Rajee Hari: So can you elaborate a little bit on the value of leaning into vendor relationship? Vendor partnerships, especially with top performing temp firm staffing companies and how they benefit your health care organization.

Christy Ricks: Sure I started several years ago with when I was with another organization, really working through what the strategic partnerships could look like. And, which vendors were supplying the, or filling the majority of our needs and then how I could leverage really, they have large rolodexes of providers that I don’t have, so if I could leverage that In the states that we operated in and then equally on our side, if we could get those providers on boarded quicker.

Credentialing, privileging pair enrollment, just all the things that have to happen to even have a provider successfully start with us. Just, really leaned into that because I know again, I can’t do it alone. And if we can make some of those transitions smoother the physicians have a better hiring experience and hopefully want to return to our facilities.

Thankfully, I do work within a VMS and I am afforded. Huge chunks of data to make some of those decisions and I can use that data and share it with my vendor partners to show them, these are our hotspots in terms of, geography and location or or even by specialty and, where we see the fluctuations over time in that coverage.

But really using the data. To help inform and then thankfully, just having some accepting vendor partners that were ready to take my meeting every month or every week. As frequency is, as we need it. So it’s been great. I think it is a model that many of the large, as you said that locums companies are really leaning into.

I think they find it’s beneficial.

Rajee Hari: Interesting, because I really love this weekly calls with my clients because that helps me understand where they are and also plan my recruiting plans for the week or the month ahead. So that’s a great point that you mentioned.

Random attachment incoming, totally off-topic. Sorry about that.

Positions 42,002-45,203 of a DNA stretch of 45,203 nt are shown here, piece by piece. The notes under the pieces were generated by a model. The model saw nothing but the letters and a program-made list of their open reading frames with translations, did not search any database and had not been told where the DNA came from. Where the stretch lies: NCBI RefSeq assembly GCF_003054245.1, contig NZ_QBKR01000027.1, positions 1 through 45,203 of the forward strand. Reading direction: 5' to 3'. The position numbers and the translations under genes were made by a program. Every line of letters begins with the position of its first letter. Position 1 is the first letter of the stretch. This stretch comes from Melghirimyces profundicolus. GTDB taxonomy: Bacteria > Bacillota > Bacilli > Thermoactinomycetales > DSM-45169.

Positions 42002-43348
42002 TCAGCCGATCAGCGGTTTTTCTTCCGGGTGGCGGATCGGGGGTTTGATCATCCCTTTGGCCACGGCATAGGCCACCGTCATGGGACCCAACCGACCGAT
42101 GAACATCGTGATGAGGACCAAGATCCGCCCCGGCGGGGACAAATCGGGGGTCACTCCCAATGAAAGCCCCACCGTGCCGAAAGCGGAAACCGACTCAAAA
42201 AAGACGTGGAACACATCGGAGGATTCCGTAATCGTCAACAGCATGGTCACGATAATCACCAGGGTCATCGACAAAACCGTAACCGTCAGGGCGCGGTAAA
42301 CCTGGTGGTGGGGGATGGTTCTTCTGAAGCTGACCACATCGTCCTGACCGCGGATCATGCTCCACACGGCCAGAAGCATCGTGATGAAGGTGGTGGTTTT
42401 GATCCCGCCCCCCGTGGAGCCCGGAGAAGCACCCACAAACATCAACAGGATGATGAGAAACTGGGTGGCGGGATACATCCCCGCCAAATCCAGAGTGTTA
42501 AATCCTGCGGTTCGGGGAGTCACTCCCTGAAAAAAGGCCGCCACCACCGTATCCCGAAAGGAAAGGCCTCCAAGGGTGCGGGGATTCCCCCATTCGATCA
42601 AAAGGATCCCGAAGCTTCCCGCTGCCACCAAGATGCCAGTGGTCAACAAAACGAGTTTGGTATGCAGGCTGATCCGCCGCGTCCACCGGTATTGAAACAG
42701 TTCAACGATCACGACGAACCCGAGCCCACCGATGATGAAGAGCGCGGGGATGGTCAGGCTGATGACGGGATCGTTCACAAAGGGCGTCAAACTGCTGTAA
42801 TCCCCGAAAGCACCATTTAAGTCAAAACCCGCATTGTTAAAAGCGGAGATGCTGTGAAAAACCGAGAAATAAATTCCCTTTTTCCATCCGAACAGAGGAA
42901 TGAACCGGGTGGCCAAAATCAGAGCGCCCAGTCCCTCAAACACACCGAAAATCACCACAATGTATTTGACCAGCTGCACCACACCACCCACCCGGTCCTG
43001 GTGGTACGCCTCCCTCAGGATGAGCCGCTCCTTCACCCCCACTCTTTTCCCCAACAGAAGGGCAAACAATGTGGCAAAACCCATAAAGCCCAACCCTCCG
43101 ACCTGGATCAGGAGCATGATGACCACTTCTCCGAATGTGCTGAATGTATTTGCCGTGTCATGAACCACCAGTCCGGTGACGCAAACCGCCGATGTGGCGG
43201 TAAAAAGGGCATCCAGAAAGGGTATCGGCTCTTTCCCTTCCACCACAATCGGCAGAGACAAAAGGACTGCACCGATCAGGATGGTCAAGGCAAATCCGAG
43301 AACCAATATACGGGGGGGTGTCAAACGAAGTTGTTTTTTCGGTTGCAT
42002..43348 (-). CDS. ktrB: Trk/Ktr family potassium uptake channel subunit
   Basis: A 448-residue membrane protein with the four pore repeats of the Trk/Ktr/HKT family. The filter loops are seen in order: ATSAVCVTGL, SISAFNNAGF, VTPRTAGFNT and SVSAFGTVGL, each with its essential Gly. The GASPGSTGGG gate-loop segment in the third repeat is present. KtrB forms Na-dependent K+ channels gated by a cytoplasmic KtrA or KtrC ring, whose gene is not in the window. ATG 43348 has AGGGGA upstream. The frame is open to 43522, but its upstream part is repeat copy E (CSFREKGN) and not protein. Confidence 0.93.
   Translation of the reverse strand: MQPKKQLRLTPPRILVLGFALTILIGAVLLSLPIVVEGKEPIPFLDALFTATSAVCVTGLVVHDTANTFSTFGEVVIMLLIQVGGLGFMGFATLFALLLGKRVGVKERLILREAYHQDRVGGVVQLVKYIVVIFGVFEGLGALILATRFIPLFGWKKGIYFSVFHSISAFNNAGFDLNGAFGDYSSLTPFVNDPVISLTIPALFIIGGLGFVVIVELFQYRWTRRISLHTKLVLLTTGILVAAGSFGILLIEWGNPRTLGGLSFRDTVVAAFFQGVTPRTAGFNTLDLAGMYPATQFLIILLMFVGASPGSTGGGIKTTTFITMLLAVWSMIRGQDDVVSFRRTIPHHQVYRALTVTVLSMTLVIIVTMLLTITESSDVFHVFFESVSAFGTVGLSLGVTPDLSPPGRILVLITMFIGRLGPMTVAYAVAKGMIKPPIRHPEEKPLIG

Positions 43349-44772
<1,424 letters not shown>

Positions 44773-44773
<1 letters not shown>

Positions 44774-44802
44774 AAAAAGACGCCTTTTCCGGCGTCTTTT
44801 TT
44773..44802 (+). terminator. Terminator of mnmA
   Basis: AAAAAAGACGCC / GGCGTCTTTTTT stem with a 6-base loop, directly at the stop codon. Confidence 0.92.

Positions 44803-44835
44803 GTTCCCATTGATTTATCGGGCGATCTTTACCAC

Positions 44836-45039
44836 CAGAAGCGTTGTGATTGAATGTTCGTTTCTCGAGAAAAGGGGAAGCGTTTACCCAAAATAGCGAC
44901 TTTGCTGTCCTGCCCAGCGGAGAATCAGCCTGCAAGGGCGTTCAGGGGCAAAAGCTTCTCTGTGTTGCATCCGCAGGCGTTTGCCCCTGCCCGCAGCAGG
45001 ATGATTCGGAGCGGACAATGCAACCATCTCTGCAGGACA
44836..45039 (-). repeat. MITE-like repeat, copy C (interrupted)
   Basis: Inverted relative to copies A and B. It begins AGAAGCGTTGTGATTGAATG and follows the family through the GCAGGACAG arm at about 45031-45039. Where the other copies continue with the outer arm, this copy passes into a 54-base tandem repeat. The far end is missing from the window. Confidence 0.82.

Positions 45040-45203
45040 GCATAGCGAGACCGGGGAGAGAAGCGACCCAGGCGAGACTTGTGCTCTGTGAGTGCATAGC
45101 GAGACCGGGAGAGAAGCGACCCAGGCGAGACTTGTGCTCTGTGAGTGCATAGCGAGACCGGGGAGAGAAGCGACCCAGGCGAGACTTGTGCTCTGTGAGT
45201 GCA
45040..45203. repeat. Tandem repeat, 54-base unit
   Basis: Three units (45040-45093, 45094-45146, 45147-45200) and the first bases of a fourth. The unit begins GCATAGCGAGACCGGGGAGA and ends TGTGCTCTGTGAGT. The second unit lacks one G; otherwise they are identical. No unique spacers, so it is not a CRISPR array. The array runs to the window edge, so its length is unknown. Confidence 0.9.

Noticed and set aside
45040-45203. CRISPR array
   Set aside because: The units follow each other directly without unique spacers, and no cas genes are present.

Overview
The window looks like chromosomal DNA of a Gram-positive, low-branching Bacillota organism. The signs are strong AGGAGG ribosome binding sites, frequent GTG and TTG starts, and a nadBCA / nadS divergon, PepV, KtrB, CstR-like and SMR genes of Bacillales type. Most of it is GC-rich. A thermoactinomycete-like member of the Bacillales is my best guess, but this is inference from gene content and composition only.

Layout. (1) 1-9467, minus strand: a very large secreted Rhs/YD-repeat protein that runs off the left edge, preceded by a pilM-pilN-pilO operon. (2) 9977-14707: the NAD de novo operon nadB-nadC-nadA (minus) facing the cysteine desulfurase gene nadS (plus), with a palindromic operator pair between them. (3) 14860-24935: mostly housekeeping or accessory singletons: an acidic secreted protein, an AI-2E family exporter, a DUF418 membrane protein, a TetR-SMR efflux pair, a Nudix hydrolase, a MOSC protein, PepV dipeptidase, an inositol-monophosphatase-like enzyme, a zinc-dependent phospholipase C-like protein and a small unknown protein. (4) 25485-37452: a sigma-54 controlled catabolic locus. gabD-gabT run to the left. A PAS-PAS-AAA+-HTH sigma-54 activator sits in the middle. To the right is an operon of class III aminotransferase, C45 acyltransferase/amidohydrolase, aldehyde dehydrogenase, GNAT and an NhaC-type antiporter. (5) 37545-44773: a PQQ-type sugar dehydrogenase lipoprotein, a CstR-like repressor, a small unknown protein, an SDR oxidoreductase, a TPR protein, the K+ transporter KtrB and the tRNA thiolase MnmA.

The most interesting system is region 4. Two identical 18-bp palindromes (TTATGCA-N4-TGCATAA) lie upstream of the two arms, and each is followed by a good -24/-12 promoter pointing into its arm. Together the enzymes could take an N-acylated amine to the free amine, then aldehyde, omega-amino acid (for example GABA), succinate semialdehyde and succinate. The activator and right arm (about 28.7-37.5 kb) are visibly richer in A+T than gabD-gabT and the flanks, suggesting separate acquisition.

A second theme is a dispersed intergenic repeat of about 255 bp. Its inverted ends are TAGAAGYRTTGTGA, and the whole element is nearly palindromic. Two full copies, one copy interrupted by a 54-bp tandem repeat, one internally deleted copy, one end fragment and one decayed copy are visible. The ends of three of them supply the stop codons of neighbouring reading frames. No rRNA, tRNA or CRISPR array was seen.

So what steps do you recommend for healthcare organizations to establish this kind of a successful and productive relationship with the vendor staffing vendors. So there must be a process or a couple of steps or even things that you do that is beneficial, and create a win-win situation for both.

Christy Ricks: Sure. So I think a lot of health care organizations your standard contact at one of the agencies is your sales rep which is great but I think once you, you go beyond that and say, do you have other support teams? Who else could we chat with? Is it your CBO? Many, several of the large companies have, CBOs built in.

Is it your travel team? Maybe we’re having some increased expense on the travel side where things not being booked, especially if you’re in a difficult location to get to. So I think just asking additional questions, typically again, it’s your sales rep that you’re starting with and then building upon that because they do have large teams that are helping to move their whole organization.

And again, if you have the data that is, that’s key to be able to share and show because they also need to make a business case for if I’m investing this much time with Christie, what does that give me on the other side? And and I think a lot of it is you just get to a better relationship and, you’re, it’s not that you’re enemies, but you get to a better understanding of each other. And I think you’re able to accomplish goals, in a much quicker fashion.